Years ago, Carl Icahn gained constructive insight from reading the American novelist Theodore Dreiser. The billionaire tycoon was captivated by two of Dreiser’s novels. The finance And TitanIndustry expert Frank Copperwood chronicles the rise.
In a critical financial setback, Copperwood’s rivals conspired to call the bank on his huge personal debt. But unbeknownst to them, copperwood contains great properties that can be “drawn and imagined”. If it had been deployed, Dreiser wrote, “these people would finally have to see how powerful it was and how safe it was.” Copperwood won and Icahn said he learned an important lesson: Always have a “war chest” of money.
The 87-year-old is best known for his decades of coordinating shareholder battles with companies including Texaco, TransWorld Airlines, Apple and McDonald’s. These wars have transformed the American financial market by changing how corporations are run, orienting their management to the interests of large shareholders like Icahn.
For nearly half a century, the mere mention of his name has struck terror into the hearts of corporate executives and moved markets. But much of Icahn’s power derives from an obscure and thin business public vehicle called Icahn Enterprises, which has gone largely unexamined.
This month, Icahn came under fire from a skeptic named Nathan Anderson, who published a report by Hindenburg Research that revealed the investor’s heavy take on Icahn Enterprises shares. The revelations exposed a surprising vulnerability among the world’s wealthiest financial tycoons. Icahn has vowed to “fight back,” but his plans to secure the state remain largely a mystery.
In recent years, Icahn has made broad bets on the fast-growing market to protect his investments from future crashes. Instead of building emergency reserves, the businesses incurred losses of nearly $9bn. “Perhaps I’ve been wrong not to take my own advice in recent years,” Icahn, a native, said of these losses last week.
The dire situation has alarmed many top people on Wall Street. “It’s one of those moments in crisis where you go, ‘Holy shit, everything I thought about someone was wrong,'” said the head of a large financial firm.
Bill Ackman offers the most scathing assessment of billionaire investor Icahn’s legendary struggle with the fate of a multi-level marketing company. “Icahn’s favorite Wall Street quote [is]”If you want a friend, get a dog,” Ackman wrote on Twitter. “Throughout his impressive career, Icahn has made many enemies. I don’t know if he has real friends. He could use one here.”
In the year Born in 1936 to school teachers, Icahn grew up in a working-class New York neighborhood in Far Rockaway, Queens. After graduating from a local public high school, he earned a philosophy degree from Princeton University and supported himself by winning poker.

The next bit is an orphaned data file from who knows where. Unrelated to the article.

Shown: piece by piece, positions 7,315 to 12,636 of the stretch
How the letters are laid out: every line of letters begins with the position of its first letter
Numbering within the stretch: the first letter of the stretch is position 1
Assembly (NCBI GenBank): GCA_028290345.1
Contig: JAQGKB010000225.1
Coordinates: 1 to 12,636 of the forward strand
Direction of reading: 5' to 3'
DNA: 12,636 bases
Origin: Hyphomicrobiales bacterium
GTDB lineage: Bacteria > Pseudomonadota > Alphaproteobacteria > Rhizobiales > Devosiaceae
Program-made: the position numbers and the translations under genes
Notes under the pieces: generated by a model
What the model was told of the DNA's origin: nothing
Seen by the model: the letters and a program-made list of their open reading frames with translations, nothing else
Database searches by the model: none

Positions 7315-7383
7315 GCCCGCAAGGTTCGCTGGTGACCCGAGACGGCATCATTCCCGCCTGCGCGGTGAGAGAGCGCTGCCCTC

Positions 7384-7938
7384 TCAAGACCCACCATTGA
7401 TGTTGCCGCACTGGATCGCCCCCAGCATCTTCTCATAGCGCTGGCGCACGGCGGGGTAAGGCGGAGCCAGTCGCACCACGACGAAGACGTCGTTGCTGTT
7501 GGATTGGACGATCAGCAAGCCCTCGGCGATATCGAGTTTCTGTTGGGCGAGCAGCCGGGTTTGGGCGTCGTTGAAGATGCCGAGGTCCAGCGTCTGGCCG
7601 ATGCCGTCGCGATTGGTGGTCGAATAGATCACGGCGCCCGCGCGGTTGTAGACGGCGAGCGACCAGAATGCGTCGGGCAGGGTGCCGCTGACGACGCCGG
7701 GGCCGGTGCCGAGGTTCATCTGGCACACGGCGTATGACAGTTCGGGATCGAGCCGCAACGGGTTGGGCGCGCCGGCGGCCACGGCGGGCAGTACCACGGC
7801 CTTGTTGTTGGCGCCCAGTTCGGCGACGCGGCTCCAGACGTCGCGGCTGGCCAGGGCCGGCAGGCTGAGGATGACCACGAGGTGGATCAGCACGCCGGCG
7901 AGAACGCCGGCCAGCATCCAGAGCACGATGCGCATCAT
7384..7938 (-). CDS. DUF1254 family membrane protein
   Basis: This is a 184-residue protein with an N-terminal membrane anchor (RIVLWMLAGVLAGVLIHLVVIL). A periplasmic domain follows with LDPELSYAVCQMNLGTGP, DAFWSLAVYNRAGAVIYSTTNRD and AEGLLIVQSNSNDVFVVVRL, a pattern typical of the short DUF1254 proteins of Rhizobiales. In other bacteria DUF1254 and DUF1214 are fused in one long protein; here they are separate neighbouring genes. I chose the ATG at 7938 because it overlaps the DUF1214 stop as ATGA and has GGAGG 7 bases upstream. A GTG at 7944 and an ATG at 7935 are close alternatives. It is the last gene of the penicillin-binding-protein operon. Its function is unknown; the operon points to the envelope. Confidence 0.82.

He briefly enrolled in medical school, but dropped out and joined the Army before settling down as a stockbroker. In the year In the late 1960s, a wealthy uncle, Icahn, bought a seat on the New York Stock Exchange and bankrolled him as a specialist in “risk arbitrage” on pending corporate mergers.
Icahn entered the public consciousness in the 1980s when he took control of TransWorld Airlines with funding from junk bond king Michael Milken. He ruthlessly sold off TWA assets for cash, and fought unions, earning the reputation of a “corporate buster.” The episode helped inspire the character Gordon Gecko in the film. Wall Street.
In recent years, Icahn, who divorced his first wife and married his assistant Gail, moved the company from a skyscraper overlooking Manhattan’s Central Park to Miami. He also worked closely with his grown children, Brett and Michelle.
Brett helped identify successful bets on Apple and Netflix and was touted as his father’s successor. Michelle’s work at the Humane Society inspired Icahn to run an unsuccessful campaign against McDonald’s animal treatment.
His attack on Icahn comes as he continues to fight companies he deems poorly regulated. On Thursday, it scored a draw in its battle with Illumina, which makes machines to sequence the human genome. Icahn accused Illumina’s management of reckless acquisitions and demanded that shareholders give the nominees three board seats. He was able to unseat Illumina but failed to win the two seats that would have helped dethrone the CEO. The result shows his lasting influence. But he is in uncharted territory.
Icahn Enterprises plunged more than 30 percent this week, more than halving the company’s value. Icahn spent billions, prompting the threat of a “margin call” from his creditors.
Whether he can win may come down to a lesson he learned from Dreiser Copperwood decades ago. Icahn told the Financial Times last week that billions were sitting outside his public vehicle. If so, he will be given one more hand to play “War Chest”.
Additional reporting by James Fontanella-Kahn